Body language allows you to communicate your intentions and feelings through facial expressions, gestures, postures and other movement-based signals. While words are important, they only make up 7% of communication in a face-to-face conversation.
38% comes from your tone, while 55% of communication happens through non-verbal cues and body language.
Moreover, body language is often unconscious, which means you might be negating what you say through your body language without even realising it. Thus, knowing how to read and use the right body language will help you to communicate more effectively in the workplace.
The most common forms of body language include:
- Facial Expressions: Smiling, frowning, furrowing your eyebrows
- Hand Gestures: Waving, beckoning, counting with your fingers
- Posture: Slouching, sitting upright, leaning against furniture
- Eye Contact: Looking at who you’re speaking to or avoiding their eyes
- Touch: Shaking hands, hugging, patting
The first step to learning and using body language is to be more self-aware. Notice your facial expressions, gestures and postures when you interact with people around you and how you feel and think about these people. Do your actions match what you want to say and how you want to be perceived? Practice being intentional with these non-verbal cues.
You can tell how confident people are and feel by paying attention to their body language. A confident person will make eye contact and express themselves with casual gestures and relaxed facial expressions. On the other hand, a frustrated coworker might have a rigid posture, behave skittishly and avoid eye contact.
Observe the people around you and practice interpreting their body language with what you know about them. Chances are, you’re already doing this every day without even realising it.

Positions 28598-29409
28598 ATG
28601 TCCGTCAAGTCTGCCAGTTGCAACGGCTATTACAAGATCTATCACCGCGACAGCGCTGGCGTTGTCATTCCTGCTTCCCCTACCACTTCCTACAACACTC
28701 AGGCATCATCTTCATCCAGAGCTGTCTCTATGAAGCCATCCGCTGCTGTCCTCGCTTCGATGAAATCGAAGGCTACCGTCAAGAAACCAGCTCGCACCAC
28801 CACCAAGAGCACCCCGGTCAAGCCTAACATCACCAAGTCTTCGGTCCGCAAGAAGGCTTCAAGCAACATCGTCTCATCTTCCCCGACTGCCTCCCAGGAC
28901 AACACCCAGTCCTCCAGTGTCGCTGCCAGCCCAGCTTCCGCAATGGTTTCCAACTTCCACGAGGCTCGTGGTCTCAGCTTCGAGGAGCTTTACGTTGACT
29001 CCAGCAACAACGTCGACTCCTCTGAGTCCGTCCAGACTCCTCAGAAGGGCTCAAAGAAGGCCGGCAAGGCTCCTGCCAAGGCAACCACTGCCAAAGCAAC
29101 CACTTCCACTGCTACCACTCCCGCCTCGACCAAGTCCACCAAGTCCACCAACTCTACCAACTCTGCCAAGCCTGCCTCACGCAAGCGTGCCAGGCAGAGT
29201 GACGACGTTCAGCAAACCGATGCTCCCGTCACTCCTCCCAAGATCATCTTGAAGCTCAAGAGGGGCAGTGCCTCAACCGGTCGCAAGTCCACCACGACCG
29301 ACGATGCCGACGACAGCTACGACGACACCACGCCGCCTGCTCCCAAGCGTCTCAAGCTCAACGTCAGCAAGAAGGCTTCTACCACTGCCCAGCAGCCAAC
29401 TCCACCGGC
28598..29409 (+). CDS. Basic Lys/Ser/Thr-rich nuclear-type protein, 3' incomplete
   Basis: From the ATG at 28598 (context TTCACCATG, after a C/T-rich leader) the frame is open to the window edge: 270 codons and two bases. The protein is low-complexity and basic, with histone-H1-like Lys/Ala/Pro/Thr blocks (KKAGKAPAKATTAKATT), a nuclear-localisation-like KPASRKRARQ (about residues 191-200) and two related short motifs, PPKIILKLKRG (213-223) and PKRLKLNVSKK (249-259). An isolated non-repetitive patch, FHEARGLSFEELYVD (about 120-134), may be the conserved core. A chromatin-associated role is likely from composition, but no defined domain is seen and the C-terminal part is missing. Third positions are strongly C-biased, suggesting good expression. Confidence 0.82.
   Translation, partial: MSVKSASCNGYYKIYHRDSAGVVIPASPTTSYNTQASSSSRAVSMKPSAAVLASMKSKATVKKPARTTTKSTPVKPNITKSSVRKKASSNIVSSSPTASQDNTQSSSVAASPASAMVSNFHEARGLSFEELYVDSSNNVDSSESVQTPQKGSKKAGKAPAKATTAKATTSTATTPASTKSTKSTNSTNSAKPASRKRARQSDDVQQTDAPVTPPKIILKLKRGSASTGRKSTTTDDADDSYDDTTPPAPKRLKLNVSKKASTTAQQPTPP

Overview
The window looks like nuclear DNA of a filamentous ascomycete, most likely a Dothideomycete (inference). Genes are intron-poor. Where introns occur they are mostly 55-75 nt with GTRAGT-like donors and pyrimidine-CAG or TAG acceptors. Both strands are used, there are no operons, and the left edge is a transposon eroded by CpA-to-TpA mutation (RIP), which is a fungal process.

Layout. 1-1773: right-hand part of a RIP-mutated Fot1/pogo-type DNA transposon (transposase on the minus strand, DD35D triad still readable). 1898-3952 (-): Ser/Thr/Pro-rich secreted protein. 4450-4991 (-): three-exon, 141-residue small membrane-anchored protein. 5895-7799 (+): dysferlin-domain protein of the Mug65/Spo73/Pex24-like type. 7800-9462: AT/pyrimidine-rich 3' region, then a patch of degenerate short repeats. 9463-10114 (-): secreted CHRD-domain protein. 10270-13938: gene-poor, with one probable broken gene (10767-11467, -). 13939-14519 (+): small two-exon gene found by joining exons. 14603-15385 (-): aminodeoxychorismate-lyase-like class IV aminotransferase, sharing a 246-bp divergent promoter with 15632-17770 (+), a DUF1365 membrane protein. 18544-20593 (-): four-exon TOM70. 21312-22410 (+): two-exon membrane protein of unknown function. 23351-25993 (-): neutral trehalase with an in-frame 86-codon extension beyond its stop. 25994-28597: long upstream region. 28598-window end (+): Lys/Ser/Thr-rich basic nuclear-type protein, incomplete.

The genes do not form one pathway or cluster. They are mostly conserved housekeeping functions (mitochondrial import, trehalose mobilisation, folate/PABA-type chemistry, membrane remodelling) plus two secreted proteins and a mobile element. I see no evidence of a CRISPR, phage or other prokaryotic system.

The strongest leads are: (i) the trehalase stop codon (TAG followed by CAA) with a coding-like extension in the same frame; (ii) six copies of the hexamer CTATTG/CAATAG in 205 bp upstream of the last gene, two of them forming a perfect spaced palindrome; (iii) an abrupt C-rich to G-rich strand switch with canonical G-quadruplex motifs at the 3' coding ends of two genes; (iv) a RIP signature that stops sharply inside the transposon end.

Who are the people you consider to be friendly at your workplace? What kind of facial expressions and hand gestures do they commonly make? How do they hold themselves? Do they create and maintain eye contact with you? What makes you perceive them as friendly?
However, it is essential to remember that every individual is different. Thus, paying more attention to the body language of the people around you will help you to identify how their everyday gestures and expressions change with their moods and feelings. The gestures and actions you associate with certain moods and feelings may differ from person to person.
For example, bouncing or shaking one’s leg under the table usually indicates anxiety; however, some bounce their leg regardless of the situation. Thus, it could be a habit they have and not necessarily indicative of how they feel.
That said, most body language is universal and intuitive.
Keeping eye contact and leaning forward indicates an interest in what the other person is saying or doing. Excessive eye contact signifies obsession, while a lack of eye contact conveys disinterest or a lack of confidence.
The distance you stand from the person you’re talking to also says much about your relationship with them. The further you stand, the more distant and uncomfortable with them you’ll seem, while extreme closeness indicates an intention to intimidate.
Fidgeting while a person is talking makes you appear nervous, agitated or uncomfortable, while firm nods and stillness conveys engagement and confidence.
At the workplace, many things cannot be said in light of etiquette and propriety, but these moods and feelings are often communicated through body language. Thus, learning to read and use body language is a valuable skill that allows you to understand what is being said without words and react accordingly.
Like all other forms of communication, It takes time to get good at it because each person has their own quirks and behaviours. The key to becoming good at understanding body language is to observe it in others and use what you know in your interactions with them.